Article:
Notice to Airmen (NOTAM or NoTAM) is a notice filed with an aviation authority to alert aircraft pilots of potential hazards along a flight route or at a location that could affect the safety of the flight  NOTAMs are unclassified notices or advisories distributed by means of telecommunication that contain information concerning the establishment, conditions or change in any aeronautical facility, service, procedure or hazard, the timely knowledge of which is essential to personnel and systems concerned with flight operations. NOTAMs are created and transmitted by government agencies and airport operators under guidelines specified by Annex 15: Aeronautical Information Services of the Convention of International Civil Aviation (CICA). The term NOTAM came into common use rather than the more formal Notice to Airmen following the ratification of the CICA, which came into effect on 4 April 1947. Notices to Airmen were normally published in a regular publication by each country’s air authorities.  A number of developments and amendments to the CICA have resulted in the more automated system available today.

A NOTAM is filed with an aviation authority to alert ac pilots of any hazards en route or at a specific location. The authority in turn provides a means of disseminating relevant NOTAMs to pilots.

NOTAMs are issued (and reported) for a number of reasons, such as:

  • hazards such as air shows, parachute jumps, kite flying, lasers, rocket launches, etc.
  • flights by important people such as heads of state (sometimes referred to as temporary flight restrictions, TFRs)
  • closed runways
  • inoperable radio navigational aids
  • military exercises with resulting airspace restrictions
  • inoperable lights on tall obstructions
  • temporary erection of obstacles near airfields (e.g., cranes)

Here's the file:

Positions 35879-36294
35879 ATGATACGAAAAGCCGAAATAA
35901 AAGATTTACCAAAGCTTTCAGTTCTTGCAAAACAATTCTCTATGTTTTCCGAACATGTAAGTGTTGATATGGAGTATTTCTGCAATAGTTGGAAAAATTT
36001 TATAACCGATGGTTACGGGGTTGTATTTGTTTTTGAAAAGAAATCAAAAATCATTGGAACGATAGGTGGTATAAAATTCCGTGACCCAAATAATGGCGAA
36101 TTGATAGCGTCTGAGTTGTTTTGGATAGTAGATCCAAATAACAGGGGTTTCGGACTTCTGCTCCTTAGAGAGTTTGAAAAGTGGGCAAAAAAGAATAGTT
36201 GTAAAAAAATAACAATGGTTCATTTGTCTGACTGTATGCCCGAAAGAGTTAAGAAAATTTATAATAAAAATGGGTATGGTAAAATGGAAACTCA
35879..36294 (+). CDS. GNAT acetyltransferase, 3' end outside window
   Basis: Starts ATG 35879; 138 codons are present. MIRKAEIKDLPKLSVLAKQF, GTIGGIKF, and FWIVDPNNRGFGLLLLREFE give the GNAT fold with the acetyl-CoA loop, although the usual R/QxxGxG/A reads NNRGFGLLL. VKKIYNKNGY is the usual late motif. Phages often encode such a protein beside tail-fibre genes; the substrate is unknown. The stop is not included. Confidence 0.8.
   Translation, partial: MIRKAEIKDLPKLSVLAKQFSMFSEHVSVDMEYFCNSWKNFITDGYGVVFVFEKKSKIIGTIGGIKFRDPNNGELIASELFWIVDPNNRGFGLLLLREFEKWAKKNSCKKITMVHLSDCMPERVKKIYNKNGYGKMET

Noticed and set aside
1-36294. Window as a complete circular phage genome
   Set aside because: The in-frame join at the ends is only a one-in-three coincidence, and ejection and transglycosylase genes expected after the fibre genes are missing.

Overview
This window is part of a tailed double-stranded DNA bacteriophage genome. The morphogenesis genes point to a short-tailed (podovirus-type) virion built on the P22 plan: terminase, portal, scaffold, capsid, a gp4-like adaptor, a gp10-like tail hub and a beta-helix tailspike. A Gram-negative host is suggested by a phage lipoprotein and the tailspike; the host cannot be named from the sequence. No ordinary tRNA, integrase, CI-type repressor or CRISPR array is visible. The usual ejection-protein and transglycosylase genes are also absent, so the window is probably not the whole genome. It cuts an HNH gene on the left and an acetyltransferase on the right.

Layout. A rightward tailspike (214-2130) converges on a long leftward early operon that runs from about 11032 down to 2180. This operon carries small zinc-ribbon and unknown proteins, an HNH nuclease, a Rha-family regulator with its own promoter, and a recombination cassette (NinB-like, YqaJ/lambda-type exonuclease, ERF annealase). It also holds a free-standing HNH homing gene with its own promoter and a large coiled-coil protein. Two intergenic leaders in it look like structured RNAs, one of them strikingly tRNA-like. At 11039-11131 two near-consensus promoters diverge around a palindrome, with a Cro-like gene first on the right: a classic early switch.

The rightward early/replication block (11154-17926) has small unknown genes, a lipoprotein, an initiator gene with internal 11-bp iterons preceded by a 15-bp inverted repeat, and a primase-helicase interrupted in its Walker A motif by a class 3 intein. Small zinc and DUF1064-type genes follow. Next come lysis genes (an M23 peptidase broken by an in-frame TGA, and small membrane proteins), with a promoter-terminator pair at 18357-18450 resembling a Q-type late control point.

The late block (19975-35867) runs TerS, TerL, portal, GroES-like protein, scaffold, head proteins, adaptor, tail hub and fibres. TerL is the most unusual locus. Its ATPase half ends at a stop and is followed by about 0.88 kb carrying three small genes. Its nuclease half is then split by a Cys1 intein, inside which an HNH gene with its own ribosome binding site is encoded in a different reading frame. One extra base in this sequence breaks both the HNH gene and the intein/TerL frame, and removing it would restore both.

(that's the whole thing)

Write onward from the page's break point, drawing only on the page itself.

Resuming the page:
• passage of flocks of birds through airspace (a NOTAM in this category is known as a BIRDTAM)
  • notifications of runway/taxiway/apron status with respect to snow, ice, and standing water (a SNOWTAM)
  • notification of an operationally significant change in volcanic ash or other dust contamination (an ASHTAM)
  • software code risk announcements with associated patches to reduce specific vulnerabilities

Aviation authorities typically exchange NOTAMs over AFTN circuits.

Software is available to allow pilots to identify NOTAMs near their intended route or at the intended destination.

The following describes ICAO NOTAMs. NOTAMs are published using all upper case letters which are claimed by some to make NOTAMs difficult to read. Note that some countries such as the United States may diverge from the following ICAO standards.

  • The first line contains NOTAM identification (series, sequence number, and year of issue), the type of operation (NEW, REPLACE, or CANCEL), as well as a reference to a previously-issued NOTAM (for NOTAMR and NOTAMC only).
  • The “Q” line holds (basic-remove) information about who the NOTAM affects along with a basic NOTAM description. This line can be encoded/decoded from tables defined by ICAO. This allows NOTAMs to be displayed electronically